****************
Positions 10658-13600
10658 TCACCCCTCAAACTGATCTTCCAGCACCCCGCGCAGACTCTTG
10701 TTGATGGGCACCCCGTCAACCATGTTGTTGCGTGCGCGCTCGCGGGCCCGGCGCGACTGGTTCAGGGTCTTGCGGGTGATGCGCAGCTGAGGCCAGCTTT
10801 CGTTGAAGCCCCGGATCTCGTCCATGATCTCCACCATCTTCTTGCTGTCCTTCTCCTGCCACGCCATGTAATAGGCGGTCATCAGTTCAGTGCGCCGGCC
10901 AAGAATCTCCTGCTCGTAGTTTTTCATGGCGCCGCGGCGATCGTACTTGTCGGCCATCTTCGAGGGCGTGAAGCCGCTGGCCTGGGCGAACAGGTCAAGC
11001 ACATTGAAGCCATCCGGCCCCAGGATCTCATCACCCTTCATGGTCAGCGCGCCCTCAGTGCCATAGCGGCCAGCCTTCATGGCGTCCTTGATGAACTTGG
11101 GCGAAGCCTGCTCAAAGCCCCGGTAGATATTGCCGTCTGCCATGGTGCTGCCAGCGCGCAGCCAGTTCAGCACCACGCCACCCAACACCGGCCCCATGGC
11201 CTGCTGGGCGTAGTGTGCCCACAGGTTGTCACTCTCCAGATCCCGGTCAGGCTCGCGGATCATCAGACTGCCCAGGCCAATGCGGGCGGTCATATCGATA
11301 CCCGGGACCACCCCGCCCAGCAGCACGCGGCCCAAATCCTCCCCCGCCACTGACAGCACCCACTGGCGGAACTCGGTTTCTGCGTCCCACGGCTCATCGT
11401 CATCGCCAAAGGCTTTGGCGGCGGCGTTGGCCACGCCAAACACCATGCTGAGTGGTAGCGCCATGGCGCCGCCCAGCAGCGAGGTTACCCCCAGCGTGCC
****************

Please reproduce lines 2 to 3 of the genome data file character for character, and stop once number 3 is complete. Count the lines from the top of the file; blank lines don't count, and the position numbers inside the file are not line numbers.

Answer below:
10658 TCACCCCTCAAACTGATCTTCCAGCACCCCGCGCAGACTCTTG
10701 TTGATGGGCACCCCGTCAACCATGTTGTTGCGTGCGCGCTCGCGGGCCCGGCGCGACTGGTTCAGGGTCTTGCGGGTGATGCGCAGCTGAGGCCAGCTTT